Raven Games
Raven Games



Writing About What Didn’t Happen

Warsaw Pact Cover LIGHT

No war that never happened, has been more written about than World War III. So attempting to write a game about it has a flavor of Alice in Wonderland about it. When writing a wargame you tend to rely on ‘what happened’ accounts to try and bring your game mechanics into according with what you have read. This of course is all bollocks! And I am as guilty as anyone of attempting to breath ‘reality’ into a wargame. Unless you and a few of your best but foolish friends go into woods, desert, steppes etc. and shoot at each other with real ammo you’ll never understand the sheer terror of combat. And if you have no concept of what it is like to have people trying to kill you good for you!

So with that having been said how do you go about putting realistic results into your game? First you start with basic premises that you feel are universally true about the subject. My starting premise in NATO and Warsaw Pact was this: NATO was out numbered by Warsaw Pact forces. I did not fall for the old saw about Soviet equipment being comfortingly inferior to western hardware. Time and again the Soviets stunned the west with weapon systems just as capable.

My next premise was it would be the Soviets that would cross the line. There is nothing to prove that NATO would NEVER have started the war, but it seemed unlikely that the European powers would willing start a war that would end in their utter destruction. The Soviets on the other hand were looking to crush the west as quickly as possible and drive the US off the European landmass. I felt that this offensive would have been a stabbing attack into West Germany, Belgium, Denmark and the Netherlands. I doubt that the Soviets ever seriously thought of ‘Marching to Paris’ but ‘Marching to Bonn and Antwerp’ was on the agenda. I believe the drive would have been a no holds barred race for the Rhine. I also feel that such an offensive would have drawn in the Mediterranean powers if for no other reason than to prevent reinforcements using Italian or Greek ports. Remember the Soviets had no real naval power in the Mediterranean and Turkey would have fought the Black Seas Fleet from moving south.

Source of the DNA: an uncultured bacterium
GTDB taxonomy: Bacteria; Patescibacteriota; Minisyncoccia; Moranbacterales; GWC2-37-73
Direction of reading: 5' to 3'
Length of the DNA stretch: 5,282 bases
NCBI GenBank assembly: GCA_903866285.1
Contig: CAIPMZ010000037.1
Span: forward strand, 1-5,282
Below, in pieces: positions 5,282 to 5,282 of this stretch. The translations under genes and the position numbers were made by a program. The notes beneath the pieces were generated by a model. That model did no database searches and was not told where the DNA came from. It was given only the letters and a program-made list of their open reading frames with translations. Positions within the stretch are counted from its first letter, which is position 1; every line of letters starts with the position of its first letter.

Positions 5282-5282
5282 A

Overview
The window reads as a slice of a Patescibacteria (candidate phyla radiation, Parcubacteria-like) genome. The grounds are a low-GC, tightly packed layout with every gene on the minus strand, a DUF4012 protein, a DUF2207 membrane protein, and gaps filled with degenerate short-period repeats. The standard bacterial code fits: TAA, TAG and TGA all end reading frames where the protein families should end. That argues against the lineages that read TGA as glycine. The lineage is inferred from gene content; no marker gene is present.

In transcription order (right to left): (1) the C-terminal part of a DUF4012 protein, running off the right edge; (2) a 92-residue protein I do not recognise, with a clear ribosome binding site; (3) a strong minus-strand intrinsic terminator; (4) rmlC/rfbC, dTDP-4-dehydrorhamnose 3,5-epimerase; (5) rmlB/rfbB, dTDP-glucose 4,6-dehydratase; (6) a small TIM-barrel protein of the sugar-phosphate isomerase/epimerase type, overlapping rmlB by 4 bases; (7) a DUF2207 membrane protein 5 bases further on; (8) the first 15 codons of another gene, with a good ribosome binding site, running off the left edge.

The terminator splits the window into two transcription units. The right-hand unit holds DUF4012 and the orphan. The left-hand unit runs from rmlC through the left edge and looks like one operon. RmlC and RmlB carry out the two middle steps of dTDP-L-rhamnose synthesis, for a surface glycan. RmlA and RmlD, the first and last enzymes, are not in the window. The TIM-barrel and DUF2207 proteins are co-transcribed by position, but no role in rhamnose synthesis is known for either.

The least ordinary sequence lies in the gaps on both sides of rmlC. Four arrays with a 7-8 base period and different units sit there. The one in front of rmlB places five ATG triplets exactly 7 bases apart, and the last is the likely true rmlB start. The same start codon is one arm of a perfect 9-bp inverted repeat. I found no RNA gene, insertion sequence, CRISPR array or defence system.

Premise three was the notion that neither NATO nor the Warsaw Pact would have ‘gone nuclear’ right at the start of the conflict. After all, what was the point of winning a burnt out, radioactive cinder? Chemical weapons would have been delivered as part of the opening gambit and that would have been all Soviet. NATO had such agents and their delivery systems. But, NATO also had millions of citizens directly in harm’s way of those agents. The Soviets did not need to shield the population in fact it might collapse the will to fight if later targets heard about the death toll in earlier battles, or crowd the MSRs with frightened panicked people.